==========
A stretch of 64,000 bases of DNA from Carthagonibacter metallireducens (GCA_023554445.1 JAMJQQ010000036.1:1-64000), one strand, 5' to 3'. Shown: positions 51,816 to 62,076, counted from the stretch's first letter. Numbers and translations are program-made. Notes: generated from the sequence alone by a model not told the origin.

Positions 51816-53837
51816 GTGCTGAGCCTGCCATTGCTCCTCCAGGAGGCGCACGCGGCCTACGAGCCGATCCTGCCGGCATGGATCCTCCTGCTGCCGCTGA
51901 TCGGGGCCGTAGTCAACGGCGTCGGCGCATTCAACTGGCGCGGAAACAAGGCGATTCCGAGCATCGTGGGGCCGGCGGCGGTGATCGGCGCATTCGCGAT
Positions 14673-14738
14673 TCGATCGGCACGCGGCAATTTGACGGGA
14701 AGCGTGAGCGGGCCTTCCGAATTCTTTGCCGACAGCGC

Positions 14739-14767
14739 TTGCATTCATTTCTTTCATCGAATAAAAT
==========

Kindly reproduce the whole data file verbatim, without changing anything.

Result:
A stretch of 64,000 bases of DNA from Carthagonibacter metallireducens (GCA_023554445.1 JAMJQQ010000036.1:1-64000), one strand, 5' to 3'. Shown: positions 51,816 to 62,076, counted from the stretch's first letter. Numbers and translations are program-made. Notes: generated from the sequence alone by a model not told the origin.

Positions 51816-53837
51816 GTGCTGAGCCTGCCATTGCTCCTCCAGGAGGCGCACGCGGCCTACGAGCCGATCCTGCCGGCATGGATCCTCCTGCTGCCGCTGA
51901 TCGGGGCCGTAGTCAACGGCGTCGGCGCATTCAACTGGCGCGGAAACAAGGCGATTCCGAGCATCGTGGGGCCGGCGGCGGTGATCGGCGCATTCGCGAT
Positions 14673-14738
14673 TCGATCGGCACGCGGCAATTTGACGGGA
14701 AGCGTGAGCGGGCCTTCCGAATTCTTTGCCGACAGCGC

Positions 14739-14767
14739 TTGCATTCATTTCTTTCATCGAATAAAAT